One of the neat things about maths that makes it so exciting is the way you can look at the same thing from a different perspective. You can see 4 as 2+2. But, and this is what is so neat, you can see 4 from an infinite number of different perspectives. You can see it as 3 + 1 or 19 - 15 or as the square root of 16 or as the square of 2. You can see it as 4,326, 296 - 4,326,292 or as a square of 2 inch sides. It's also a Lucas number and a quartet such as the Beatles. It's a golf foursome or two couples out for dinner. Tetra and quad also mean 4 as do quatre and vier. Here's even more stuff about 4 .You can see it as 11 in base three or as 100 in base four. Isn't that neat!

I see math everywhere because I think that way. I get excited when I see an array of numbers that are similar or are sequenced. I like it when patterns appear out of nowhere like the 7272727 in my last post. Perhaps I have a well formed logical-mathemical intelligence ala Howard Gardener's multiple intelligence theory . I am by no means a mathematician and I would struggle to complete some upper level H.S. math classes but I see the fundamental constructs of mathematics with great clarity and in great depth.

I believe that these basic constructs such as the idea of part-part-whole are what we should be teaching young children so that they can see the world through a mathematical lens. For far too long we have clung to what the Victorians identified as "basic math" defined by the 4 operations of addition, subtraction, multiplication and division. These are no more basic to mathematics than declarative sentences and conjunctive verbs are basic to learning to read.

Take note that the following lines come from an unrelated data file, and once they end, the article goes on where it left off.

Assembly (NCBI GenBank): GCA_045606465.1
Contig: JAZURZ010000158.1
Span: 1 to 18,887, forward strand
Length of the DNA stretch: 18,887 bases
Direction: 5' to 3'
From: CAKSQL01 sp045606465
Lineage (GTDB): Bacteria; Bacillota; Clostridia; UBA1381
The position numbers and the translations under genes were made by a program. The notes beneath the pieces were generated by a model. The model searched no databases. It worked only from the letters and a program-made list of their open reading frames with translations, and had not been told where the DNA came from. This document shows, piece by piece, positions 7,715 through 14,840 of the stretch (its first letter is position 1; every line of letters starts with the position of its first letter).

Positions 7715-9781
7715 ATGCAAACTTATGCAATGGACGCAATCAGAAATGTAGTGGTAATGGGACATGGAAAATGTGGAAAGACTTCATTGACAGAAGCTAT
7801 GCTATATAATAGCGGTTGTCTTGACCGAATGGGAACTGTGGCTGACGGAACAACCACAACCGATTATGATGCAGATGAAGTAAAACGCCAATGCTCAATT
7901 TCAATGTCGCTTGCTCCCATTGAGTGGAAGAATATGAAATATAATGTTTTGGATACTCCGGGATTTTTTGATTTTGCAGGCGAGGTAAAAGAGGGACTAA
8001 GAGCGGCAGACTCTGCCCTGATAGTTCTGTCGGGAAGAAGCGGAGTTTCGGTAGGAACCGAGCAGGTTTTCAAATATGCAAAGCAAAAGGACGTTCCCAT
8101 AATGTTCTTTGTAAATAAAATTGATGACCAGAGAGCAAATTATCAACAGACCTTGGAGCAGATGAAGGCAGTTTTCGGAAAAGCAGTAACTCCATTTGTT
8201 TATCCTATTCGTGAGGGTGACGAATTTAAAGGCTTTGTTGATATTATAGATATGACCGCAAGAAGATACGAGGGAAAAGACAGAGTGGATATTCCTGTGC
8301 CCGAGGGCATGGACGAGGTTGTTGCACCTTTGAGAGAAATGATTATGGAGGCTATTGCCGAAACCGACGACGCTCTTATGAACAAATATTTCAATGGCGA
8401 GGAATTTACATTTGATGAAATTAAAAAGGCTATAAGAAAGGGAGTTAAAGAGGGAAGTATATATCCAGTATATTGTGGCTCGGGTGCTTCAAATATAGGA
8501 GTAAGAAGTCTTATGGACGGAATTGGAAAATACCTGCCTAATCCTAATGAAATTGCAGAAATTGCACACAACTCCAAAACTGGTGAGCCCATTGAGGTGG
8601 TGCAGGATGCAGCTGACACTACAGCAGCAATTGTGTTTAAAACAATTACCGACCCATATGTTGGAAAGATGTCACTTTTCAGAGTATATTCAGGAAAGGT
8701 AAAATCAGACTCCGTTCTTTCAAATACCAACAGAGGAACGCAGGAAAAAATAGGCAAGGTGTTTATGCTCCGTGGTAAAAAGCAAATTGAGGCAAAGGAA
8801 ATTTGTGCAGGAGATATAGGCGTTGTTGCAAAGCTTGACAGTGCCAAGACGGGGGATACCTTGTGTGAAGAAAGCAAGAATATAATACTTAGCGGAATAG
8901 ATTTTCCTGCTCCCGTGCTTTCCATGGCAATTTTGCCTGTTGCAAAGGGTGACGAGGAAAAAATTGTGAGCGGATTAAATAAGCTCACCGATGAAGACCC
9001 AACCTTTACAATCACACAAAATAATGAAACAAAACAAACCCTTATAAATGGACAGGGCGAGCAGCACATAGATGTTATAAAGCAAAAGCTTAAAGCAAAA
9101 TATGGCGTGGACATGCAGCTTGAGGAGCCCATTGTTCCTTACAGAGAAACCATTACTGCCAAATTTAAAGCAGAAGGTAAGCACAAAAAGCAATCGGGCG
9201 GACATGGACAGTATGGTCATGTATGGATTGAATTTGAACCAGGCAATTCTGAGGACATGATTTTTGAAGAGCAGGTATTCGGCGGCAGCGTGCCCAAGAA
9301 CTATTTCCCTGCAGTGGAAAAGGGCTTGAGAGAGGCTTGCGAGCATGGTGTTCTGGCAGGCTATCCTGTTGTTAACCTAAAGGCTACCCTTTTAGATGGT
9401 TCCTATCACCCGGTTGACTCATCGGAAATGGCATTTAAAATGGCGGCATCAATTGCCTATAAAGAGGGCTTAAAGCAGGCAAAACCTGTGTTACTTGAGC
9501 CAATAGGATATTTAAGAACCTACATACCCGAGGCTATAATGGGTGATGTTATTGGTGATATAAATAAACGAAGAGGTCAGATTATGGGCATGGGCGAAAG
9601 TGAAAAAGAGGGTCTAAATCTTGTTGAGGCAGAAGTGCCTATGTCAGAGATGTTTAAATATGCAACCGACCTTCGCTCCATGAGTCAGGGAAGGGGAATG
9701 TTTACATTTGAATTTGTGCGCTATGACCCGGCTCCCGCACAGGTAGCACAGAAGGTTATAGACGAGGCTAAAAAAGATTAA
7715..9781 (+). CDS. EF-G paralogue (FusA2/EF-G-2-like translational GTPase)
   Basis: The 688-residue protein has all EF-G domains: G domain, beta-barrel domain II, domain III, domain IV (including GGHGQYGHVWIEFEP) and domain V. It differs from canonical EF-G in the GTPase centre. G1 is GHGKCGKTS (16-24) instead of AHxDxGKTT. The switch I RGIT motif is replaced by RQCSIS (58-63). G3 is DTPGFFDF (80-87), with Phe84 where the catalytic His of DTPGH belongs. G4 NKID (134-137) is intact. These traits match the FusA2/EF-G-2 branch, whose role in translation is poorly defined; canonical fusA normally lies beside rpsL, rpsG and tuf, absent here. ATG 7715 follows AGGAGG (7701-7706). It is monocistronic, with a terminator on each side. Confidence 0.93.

I see math everywhere because I think that way. I get excited when I see an array of numbers that are similar or are sequenced. I like it when patterns appear out of nowhere like the 7272727 in my last post. Perhaps I have a well formed logical-mathemical intelligence ala Howard Gardener's multiple intelligence theory . I am by no means a mathematician and I would struggle to complete some upper level H.S. math classes but I see the fundamental constructs of mathematics with great clarity and in great depth.

I believe that these basic constructs such as the idea of part-part-whole are what we should be teaching young children so that they can see the world through a mathematical lens. For far too long we have clung to what the Victorians identified as "basic math" defined by the 4 operations of addition, subtraction, multiplication and division. These are no more basic to mathematics than declarative sentences and conjunctive verbs are basic to learning to read.

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